Angels' bats stay hot as Weaver cruises in win

BY foxsports • August 3, 2013

ANAHEIM, Calif. — Howie Kendrick made it all the way around the bases on a solid single, Saturday night at Angel Stadium.

Yes, you read that right – a single.

In the fifth inning with two on, none out and the Angels leading 4-1, Kendrick sliced a single into center easily scoring Mike Trout from third. Center fielder Colby Rasmus threw home to try and get Josh Hamilton out at the plate, allowing Kendrick to go to second but catcher J.P. Arencibia's throw to second was so off target it nearly dribbled all the way back to the warning track.

Kendrick wheeled all the way around to score the third run of the play, ultimately helping the Angels to a 7-3 win, their third straight over the Blue Jays, securing the series win as well.

"You have to run through bases," said Angels manager Mike Scioscia. "They threw it away and Howie split the seam in right-center and scored on it."

The onslaught of scoring was exactly what starting pitcher Jered Weaver needed.

Weaver has been the recipient of some hard luck this season as his run support average has ranked among the worst in the majors. This time around, Weaver (6-5) had more than enough support to get through 7 2/3 innings for the win.

"My boys came out and scored three and it took a little pressure off of me early and then we ended up getting four there in the fifth and it took a lot of the pressure off me," Weaver said. "I just had to go out there and concentrate on making strikes and trying to get some early outs."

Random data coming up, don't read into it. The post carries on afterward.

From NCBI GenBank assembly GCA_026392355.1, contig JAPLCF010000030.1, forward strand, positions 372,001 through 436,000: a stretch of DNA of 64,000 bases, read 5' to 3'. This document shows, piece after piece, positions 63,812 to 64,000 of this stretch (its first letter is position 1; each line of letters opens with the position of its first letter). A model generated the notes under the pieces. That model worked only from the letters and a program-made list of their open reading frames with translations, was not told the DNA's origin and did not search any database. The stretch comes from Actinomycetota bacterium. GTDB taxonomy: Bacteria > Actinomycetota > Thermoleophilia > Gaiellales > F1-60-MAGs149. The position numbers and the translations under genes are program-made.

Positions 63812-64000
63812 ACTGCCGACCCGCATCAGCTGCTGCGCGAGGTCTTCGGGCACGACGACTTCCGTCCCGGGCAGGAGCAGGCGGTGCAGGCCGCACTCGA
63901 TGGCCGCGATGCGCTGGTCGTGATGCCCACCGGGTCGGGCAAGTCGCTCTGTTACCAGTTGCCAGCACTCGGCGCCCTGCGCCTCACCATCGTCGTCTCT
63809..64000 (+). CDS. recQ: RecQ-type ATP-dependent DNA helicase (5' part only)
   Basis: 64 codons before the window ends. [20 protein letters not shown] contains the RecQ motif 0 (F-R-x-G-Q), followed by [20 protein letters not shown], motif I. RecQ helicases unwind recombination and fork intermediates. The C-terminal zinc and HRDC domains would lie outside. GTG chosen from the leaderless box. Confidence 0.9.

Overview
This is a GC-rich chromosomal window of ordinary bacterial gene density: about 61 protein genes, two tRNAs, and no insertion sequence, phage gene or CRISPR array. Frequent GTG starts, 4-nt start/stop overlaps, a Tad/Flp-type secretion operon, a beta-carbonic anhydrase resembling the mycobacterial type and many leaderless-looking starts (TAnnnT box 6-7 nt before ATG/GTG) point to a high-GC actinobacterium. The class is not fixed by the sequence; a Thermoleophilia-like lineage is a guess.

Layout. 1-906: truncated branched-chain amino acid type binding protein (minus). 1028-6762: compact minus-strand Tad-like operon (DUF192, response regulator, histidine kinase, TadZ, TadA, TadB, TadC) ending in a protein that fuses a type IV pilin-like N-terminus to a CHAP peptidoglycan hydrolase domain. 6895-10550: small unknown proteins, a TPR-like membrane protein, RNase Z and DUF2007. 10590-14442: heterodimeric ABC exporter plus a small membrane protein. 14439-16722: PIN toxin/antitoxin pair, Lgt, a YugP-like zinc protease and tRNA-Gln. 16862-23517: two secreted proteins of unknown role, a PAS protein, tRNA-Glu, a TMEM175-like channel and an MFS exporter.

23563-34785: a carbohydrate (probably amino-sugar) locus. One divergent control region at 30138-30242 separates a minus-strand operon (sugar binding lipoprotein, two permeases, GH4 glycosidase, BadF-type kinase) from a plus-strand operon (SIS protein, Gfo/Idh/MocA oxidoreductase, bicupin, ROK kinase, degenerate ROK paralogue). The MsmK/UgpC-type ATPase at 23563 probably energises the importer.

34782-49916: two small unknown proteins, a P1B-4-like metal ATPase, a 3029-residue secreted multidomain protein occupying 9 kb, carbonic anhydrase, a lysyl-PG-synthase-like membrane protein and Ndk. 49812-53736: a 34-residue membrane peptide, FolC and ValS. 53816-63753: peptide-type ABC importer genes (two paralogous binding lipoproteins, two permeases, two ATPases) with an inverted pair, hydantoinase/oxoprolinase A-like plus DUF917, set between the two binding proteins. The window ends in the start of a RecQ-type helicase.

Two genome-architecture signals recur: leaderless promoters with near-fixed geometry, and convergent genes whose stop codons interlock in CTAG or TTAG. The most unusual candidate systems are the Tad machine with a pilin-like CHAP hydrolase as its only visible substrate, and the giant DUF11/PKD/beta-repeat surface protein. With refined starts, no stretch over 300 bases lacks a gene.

It was his Weaver's fifth straight win at the Big A.

"We've got him deep into the game, maybe not as crisp as we've seen him the last couple times but definitely had enough stuff and pitched a strong game for us," Scioscia said. "They're a tough lineup and it’s not a forgiving lineup. If you miss spots, they're going to let you know."

Esmil Rogers (3-6) took the loss. The Angels' lineup have had no problems figuring out a Blue Jays (50-60) pitching staff that owns the second-worst ERA in the American League.

The offense has been on a hot streak as of late even before the Blue Jays came to town as the Angels (51-58) are scoring just over six runs per game – almost double what the Halos scored per game in July.

"Right now, we're trying to get a little continuity on the offensive side and find a little bit of offensive chemistry," Scioscia said. "Those clutch hits that maybe weren't in the Texas series showed up here and we needed them. We've combined some aggressive base running, some situational hitting and occasionally we've driven the ball out of the park so there’s a nice balance."

The Angels were 4 for 6 with runners in scoring position and have seen contributions from the entire lineup in this series. Kole Calhoun belted his second home run in as many games with a solo shot in the fifth and became the first Angel to hit safely in his first eight career starts since David Eckstein in 2001.

Among the veterans, Hamilton snapped an 0-for-9 streak with a 2-hit day and Kendrick is riding an eight-game hitting streak.

"Lately everybody has been swinging the bat well," Kendrick said. "A lot of the guys that we've called up have been having some good at-bats and that says a lot about the caliber of talent that we have for players.

"I like the confidence we have around the locker room."

Three games is just the start. Scioscia promises the team is ready to keep winning.

"We're not looking back, we're looking forward," Scioscia said. "We're going to make a run."


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